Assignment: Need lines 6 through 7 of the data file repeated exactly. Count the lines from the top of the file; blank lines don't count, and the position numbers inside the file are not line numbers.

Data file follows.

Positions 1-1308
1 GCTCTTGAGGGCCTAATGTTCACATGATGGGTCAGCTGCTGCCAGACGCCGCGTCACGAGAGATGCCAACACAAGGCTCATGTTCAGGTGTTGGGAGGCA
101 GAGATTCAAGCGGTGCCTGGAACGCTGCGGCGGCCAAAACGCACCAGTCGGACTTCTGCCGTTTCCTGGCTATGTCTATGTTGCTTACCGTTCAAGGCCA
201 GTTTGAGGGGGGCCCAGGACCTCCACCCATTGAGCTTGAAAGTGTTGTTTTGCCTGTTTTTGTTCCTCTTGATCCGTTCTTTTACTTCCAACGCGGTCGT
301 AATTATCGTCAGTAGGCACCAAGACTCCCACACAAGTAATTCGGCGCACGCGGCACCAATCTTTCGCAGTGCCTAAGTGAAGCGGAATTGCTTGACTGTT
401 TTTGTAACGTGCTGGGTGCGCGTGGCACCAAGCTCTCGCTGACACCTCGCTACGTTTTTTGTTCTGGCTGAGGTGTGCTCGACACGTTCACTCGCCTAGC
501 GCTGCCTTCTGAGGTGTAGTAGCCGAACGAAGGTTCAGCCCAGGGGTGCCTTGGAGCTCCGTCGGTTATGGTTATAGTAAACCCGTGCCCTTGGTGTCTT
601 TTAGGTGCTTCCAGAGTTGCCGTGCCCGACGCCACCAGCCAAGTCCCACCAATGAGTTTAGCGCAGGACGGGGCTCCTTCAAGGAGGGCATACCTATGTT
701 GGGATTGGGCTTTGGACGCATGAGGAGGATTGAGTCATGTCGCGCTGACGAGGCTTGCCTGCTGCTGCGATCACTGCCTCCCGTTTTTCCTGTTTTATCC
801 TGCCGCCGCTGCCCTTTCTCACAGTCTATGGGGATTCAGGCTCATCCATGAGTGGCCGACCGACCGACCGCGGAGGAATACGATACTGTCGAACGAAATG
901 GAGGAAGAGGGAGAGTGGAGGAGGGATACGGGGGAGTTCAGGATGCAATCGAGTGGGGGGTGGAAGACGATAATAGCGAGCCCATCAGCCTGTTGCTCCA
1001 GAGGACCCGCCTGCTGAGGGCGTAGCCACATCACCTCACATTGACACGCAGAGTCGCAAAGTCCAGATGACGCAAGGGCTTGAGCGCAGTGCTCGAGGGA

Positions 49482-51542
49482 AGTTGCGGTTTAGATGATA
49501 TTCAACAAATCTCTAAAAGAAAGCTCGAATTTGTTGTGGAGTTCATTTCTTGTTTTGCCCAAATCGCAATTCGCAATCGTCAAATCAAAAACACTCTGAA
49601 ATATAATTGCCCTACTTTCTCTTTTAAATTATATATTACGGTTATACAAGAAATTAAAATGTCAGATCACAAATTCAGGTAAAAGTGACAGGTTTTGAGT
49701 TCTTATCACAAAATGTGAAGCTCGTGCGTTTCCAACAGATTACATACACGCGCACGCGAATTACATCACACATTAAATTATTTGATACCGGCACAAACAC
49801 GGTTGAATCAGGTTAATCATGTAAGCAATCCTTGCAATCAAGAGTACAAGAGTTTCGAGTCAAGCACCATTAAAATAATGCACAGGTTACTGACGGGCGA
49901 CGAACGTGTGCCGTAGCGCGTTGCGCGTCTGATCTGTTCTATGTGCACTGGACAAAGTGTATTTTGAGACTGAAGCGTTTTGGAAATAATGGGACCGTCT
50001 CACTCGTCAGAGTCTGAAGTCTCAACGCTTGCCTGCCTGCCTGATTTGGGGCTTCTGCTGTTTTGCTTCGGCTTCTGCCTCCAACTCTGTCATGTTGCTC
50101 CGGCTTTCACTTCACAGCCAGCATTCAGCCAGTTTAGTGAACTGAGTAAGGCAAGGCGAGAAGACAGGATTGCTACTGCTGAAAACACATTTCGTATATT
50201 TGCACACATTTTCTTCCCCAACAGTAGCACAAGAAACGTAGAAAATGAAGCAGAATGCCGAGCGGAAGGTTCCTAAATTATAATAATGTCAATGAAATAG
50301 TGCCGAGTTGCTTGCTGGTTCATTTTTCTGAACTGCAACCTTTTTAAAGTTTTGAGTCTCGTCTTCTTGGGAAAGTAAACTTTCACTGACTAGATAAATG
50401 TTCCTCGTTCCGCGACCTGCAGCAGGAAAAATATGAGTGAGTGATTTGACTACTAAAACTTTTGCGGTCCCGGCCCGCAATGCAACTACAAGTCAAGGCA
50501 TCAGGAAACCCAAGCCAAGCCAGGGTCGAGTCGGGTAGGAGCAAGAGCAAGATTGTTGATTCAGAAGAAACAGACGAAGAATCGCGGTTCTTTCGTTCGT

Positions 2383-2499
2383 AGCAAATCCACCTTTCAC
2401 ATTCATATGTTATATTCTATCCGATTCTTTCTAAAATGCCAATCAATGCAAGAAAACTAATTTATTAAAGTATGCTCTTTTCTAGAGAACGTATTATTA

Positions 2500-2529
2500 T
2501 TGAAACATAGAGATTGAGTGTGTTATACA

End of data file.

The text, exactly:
401 TTTGTAACGTGCTGGGTGCGCGTGGCACCAAGCTCTCGCTGACACCTCGCTACGTTTTTTGTTCTGGCTGAGGTGTGCTCGACACGTTCACTCGCCTAGC
501 GCTGCCTTCTGAGGTGTAGTAGCCGAACGAAGGTTCAGCCCAGGGGTGCCTTGGAGCTCCGTCGGTTATGGTTATAGTAAACCCGTGCCCTTGGTGTCTT